VANCOUVER – A federal review panel concluded today the Roberts Bank Terminal 2 Project in the Fraser River Estuary will have significant adverse environmental effects on a number of species, First Nations and public health.
“This report should signify the end for this harmful and shortsighted project by the Port of Vancouver.,” said Conservation and Policy Campaigner Charlotte Dawe. “We’re happy and encouraged the panel has heard our concerns and have agreed the project has significant risks to southern resident killer whales, chinook salmon and many others.”
The report finds there would be significant adverse environmental effects to wetlands, barn owls, Dungeness crab, chinook salmon and southern resident killer whales. It also highlights many First Nation traditional territories that overlap with the project and outlines risks to current use and cultural heritage resources. The report further identifies that public health will be at risk during the project’s operation from exposure to nitrogen dioxide and other respiratory irritants.
The area is an ecologically sensitive and productive coastal ecosystem. It's important for migratory birds, is a migration route for some of the largest salmon runs in the world and is critical habitat for endangered southern resident killer whales.
The project, taking place in Roberts Bank, is a proposed new marine container terminal where large vessels will receive and ship container goods. The project would double the capacity for shipments. It proposes widening an existing causeway, expanding an existing tug basin and intensifying vessel traffic to and from the terminal.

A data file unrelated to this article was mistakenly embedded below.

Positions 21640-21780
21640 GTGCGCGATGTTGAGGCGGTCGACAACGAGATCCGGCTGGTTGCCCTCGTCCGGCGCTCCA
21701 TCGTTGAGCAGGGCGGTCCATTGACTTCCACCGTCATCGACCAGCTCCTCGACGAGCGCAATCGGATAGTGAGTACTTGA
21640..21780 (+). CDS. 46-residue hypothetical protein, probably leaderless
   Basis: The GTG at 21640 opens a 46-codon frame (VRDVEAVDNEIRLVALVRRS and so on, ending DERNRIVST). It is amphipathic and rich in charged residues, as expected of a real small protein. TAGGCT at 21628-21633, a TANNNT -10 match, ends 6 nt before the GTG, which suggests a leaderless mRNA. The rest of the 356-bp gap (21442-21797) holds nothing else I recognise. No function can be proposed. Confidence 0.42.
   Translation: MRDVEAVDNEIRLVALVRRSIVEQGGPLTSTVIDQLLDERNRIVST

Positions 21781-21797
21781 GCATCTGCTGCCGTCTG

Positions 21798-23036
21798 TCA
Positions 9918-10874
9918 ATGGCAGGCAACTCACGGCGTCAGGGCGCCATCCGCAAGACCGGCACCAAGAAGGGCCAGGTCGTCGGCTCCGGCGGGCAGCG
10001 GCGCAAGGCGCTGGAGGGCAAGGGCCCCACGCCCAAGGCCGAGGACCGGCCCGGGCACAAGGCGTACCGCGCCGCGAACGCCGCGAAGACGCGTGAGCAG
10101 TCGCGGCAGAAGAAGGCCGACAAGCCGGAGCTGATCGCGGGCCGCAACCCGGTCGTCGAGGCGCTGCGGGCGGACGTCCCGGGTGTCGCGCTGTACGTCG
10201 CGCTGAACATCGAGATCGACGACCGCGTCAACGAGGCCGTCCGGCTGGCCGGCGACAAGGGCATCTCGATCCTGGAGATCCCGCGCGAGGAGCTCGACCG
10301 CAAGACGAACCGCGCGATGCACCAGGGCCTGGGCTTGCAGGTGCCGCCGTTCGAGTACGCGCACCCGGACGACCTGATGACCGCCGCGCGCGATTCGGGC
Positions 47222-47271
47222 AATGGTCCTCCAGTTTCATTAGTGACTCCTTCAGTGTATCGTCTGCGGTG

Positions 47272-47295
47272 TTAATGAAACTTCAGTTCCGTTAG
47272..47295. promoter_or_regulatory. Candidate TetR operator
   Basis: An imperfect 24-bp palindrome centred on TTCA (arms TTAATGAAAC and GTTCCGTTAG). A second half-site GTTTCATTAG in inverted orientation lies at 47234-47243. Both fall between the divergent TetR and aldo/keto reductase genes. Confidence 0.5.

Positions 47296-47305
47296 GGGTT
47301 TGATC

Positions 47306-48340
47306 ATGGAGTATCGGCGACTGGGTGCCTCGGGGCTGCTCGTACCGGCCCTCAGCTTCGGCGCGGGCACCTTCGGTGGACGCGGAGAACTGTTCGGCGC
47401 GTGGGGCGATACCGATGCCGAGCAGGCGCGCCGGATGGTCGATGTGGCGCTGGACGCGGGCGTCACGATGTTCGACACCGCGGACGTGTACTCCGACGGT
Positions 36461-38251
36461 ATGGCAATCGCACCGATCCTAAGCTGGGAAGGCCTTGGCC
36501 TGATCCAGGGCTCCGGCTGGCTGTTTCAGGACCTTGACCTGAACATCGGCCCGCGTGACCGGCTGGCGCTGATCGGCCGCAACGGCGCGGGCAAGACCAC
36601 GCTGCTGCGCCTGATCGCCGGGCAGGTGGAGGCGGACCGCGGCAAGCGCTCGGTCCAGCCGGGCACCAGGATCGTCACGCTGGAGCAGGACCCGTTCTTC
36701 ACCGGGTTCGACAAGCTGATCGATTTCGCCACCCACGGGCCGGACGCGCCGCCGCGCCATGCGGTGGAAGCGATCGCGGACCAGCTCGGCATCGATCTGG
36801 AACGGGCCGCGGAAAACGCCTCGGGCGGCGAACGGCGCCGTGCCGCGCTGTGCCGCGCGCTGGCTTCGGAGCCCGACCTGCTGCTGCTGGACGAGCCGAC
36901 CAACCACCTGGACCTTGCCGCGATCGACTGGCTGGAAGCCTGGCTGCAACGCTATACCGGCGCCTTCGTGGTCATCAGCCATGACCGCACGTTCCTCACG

“We should be working on ways to reduce current disturbance levels in the Salish Sea, we shouldn’t even be considering increasing disturbances,” said Dawe. “Approving mega-projects like this is the exact reason we’re in a biodiversity crisis, this project must not go through.”
Wilderness Committee and other environmental organizations, represented by Ecojustice, participated in the Canadian Environmental Assessment Act environmental assessment, arguing the project will result in significant adverse environmental effects on salmon and southern resident killer whales.
The Minister of Environment and Climate Change Canada Jonathan Wilkinson must now determine if the environmental impacts are significant. If Wilkinson finds significant environmental effects, then the cabinet ministers will determine if those impacts are justified and will have the final decision on the project.
“There is no way the Port of Vancouver can successfully mitigate all of the environmental impacts of the project,” said Dawe. “It’s a colossal disaster of a project and the federal cabinet must choose wildlife, First Nations' rights and title and public health and reject this project.”
This article by Charlotte Dawe originally appeared in the Wilderness Committee on March 30, 2020.